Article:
U.S. stocks sank Wednesday after Federal Reserve meeting
minutes showed the central bank may ease or even cease its $85
billion-a-month bond-buying program before the world's largest
economy truly gains momentum.
At least that is the catalyst most often tossed around in the
financial media today for the glum action in equities. With that,
a case can be made that Wednesday's decline was a one-off event.
After all, stocks have impressed this year as the S&P 500 is
still up up about 3.5 percent year-to-date.
Then again, there are signs that select asset classes could
see more near-term downside. For the agile trader, leveraged
could be the instruments with which to exploit further short-term
weakness in riskier assets. Consider the following group:
Direxion Daily Emerging Markets Daily 3X Bear Shares (NYSE:
) Before establishing a bearish position within the emerging
markets universe, traders should note a couple of things. First,
plenty of pundits have recently been clamoring about weakness in
emerging market equities. Those statements are broad in stroke
and ignore obvious strength in select markets and the ETFs that
track those markets such as the Philippines and Thailand.
Second, traders need to remember what ETF many institutional
investors use for emerging market exposure. That being the
iShares MSCI Emerging Markets Index Fund (NYSE:
). EEM is dominated by four countries - China, South Korea,
Brazil and Taiwan. The four major ETFs tracking those nations are
all in the red year-to-date.
And that is why EDZ makes the cut here. The ETF attempts to
deliver three times the daily inverse performance of the MSCI
Emerging Markets Index, the index tracked by EEM. Persistent
weakness in the aforementioned quartet of countries will be a
drag on EEM, but a boon for EDZ. On a related note:
ProShares UltraShort FTSE China 25 (NYSE:
) Just went it looked safe to be long Chinese stocks and ETFs,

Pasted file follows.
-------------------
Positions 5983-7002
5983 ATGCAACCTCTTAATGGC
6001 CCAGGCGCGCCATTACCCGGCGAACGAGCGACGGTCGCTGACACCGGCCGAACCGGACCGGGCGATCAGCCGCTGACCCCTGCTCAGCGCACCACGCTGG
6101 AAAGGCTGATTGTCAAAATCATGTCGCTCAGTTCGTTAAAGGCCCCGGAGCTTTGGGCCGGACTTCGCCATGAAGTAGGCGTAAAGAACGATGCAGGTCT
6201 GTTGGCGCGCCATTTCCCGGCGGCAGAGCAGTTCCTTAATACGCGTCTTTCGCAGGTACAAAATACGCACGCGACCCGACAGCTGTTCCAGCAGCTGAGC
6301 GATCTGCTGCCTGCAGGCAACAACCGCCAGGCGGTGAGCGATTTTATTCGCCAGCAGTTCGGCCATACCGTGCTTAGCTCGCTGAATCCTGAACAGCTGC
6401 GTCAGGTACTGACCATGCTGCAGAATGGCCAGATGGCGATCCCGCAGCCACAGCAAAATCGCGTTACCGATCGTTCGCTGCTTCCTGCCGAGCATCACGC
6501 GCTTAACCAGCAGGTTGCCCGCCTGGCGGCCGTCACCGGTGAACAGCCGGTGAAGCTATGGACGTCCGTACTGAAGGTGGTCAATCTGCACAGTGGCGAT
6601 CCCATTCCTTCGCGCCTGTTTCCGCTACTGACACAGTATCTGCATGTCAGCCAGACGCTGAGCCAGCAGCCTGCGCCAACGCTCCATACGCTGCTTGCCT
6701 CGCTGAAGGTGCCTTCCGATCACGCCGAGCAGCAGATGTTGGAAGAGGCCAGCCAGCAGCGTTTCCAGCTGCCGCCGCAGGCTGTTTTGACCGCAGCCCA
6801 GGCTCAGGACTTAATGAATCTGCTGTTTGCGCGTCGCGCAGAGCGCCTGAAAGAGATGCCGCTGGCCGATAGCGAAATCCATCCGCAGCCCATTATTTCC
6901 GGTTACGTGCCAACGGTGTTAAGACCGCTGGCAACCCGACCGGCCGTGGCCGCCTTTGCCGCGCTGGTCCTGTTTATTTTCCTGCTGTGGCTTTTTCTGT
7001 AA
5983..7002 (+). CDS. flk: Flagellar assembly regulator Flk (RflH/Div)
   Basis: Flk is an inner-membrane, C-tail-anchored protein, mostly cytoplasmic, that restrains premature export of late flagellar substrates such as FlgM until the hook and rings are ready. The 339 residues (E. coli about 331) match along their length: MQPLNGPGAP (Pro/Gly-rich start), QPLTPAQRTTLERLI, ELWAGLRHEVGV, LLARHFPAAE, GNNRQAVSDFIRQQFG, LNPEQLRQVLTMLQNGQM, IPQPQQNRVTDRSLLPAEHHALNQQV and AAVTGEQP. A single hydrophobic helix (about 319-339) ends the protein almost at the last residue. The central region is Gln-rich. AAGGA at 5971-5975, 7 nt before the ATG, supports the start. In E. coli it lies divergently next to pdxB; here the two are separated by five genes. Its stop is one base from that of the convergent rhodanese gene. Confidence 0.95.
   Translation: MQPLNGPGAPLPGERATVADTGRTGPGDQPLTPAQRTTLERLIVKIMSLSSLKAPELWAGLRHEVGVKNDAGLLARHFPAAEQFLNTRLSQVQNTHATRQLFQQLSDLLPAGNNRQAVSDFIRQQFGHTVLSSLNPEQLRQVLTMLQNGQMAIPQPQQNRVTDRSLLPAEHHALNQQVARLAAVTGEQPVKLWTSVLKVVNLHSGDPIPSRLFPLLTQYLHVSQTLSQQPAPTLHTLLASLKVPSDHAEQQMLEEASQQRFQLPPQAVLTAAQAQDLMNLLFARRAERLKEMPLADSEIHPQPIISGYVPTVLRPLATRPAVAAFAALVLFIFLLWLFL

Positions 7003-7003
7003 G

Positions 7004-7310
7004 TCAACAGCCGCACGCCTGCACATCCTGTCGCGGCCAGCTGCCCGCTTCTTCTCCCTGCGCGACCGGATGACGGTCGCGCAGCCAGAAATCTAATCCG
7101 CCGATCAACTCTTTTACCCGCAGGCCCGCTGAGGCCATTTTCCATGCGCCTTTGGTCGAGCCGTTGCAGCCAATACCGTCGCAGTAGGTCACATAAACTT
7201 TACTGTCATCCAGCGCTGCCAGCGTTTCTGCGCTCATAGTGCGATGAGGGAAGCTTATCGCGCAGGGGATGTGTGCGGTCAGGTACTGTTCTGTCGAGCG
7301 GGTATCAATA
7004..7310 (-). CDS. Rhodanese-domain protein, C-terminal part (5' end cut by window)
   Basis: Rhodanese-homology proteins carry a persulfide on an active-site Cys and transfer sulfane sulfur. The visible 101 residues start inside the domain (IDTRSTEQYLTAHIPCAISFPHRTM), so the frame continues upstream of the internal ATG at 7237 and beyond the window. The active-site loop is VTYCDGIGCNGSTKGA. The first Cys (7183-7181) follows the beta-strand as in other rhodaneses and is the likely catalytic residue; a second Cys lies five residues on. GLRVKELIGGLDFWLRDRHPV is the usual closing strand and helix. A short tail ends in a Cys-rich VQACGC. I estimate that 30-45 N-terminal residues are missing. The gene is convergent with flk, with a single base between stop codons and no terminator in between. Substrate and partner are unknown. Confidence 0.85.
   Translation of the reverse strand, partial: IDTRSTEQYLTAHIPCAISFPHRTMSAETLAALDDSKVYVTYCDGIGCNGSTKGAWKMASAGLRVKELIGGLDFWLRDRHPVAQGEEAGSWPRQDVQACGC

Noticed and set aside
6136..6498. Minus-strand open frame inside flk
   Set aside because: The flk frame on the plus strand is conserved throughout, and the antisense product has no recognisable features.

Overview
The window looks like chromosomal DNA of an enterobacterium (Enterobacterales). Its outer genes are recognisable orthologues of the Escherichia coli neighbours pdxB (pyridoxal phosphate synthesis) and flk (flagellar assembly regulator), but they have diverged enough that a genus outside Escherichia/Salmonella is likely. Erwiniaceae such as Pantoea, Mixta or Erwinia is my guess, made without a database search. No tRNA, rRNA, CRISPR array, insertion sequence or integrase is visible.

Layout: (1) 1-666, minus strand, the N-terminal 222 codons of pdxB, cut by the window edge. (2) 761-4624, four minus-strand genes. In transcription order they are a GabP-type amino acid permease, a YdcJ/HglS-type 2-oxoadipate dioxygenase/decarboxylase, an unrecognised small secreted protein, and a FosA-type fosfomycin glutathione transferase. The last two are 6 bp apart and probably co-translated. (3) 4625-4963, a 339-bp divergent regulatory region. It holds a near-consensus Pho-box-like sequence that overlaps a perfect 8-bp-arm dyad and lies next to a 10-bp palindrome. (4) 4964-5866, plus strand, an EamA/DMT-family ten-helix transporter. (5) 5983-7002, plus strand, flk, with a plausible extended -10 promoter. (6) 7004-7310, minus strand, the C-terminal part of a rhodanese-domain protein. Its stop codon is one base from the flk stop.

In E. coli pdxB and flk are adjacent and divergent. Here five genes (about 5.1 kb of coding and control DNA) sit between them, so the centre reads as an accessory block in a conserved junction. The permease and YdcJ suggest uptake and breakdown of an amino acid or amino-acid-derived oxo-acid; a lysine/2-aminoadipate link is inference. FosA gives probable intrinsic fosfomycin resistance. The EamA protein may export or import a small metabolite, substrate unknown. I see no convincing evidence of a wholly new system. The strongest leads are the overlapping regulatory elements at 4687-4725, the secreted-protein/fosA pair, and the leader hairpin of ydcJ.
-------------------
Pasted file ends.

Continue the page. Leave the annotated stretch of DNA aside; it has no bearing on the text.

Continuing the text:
the reverse has proven true. China ETFs finished 2012 in strong
fashion, but have been outright laggards in 2013. With a loss of
one percent on Wednesday, the iShares FTSE China 25 Index Fund
), the largest China ETF by assets, is now down nearly 6.8
FXI has violated its 50-day moving average and could fall
another seven to eight percent before finding its next support
area. Split the difference and say FXI falls another 7.5 percent
and FXP should (emphasis on "should") deliver gains in the area
of 14 to 15 percent. FXP is designed to deliver twice the daily
inverse returns of the index FXI tracks.
PowerShares DB Crude Oil Double Short ETN (NYSE:
) For the most part, West Texas Intermediate futures have
performed admirably this year. Even with Wednesday's 2.3 percent
loss, the U.S. Oil Fund (NYSE:
) is still up 1.8 percent year-to-date. However, crude futures
are now a facing some concerning fundamental and technical
On the fundamental side, any hints that the Fed is close to
ending its bond-buying activities will likely boost the dollar.
As it is, the PowerShares DB US Dollar Index Bullish (NYSE:
) is up 1.3 percent in the past week alone. Second, any signs
that global growth is slowing will give traders reasons to depart
riskier assets such as oil.
On the technical side, WTI futures are struggling to break
through the $97 area. Wednesday's slide below $95 per barrel may
be a sign traders have thrown in the towel on $97 and are ready
for more downside. Good news for DTO, which is designed to
deliver twice the daily inverse performance of the Deutsche Bank
Liquid Commodity Index. That index is composed of WTI futures
For more on ETFs, click
(c) 2013 Benzinga.com. Benzinga does not provide investment
advice. All rights reserved.
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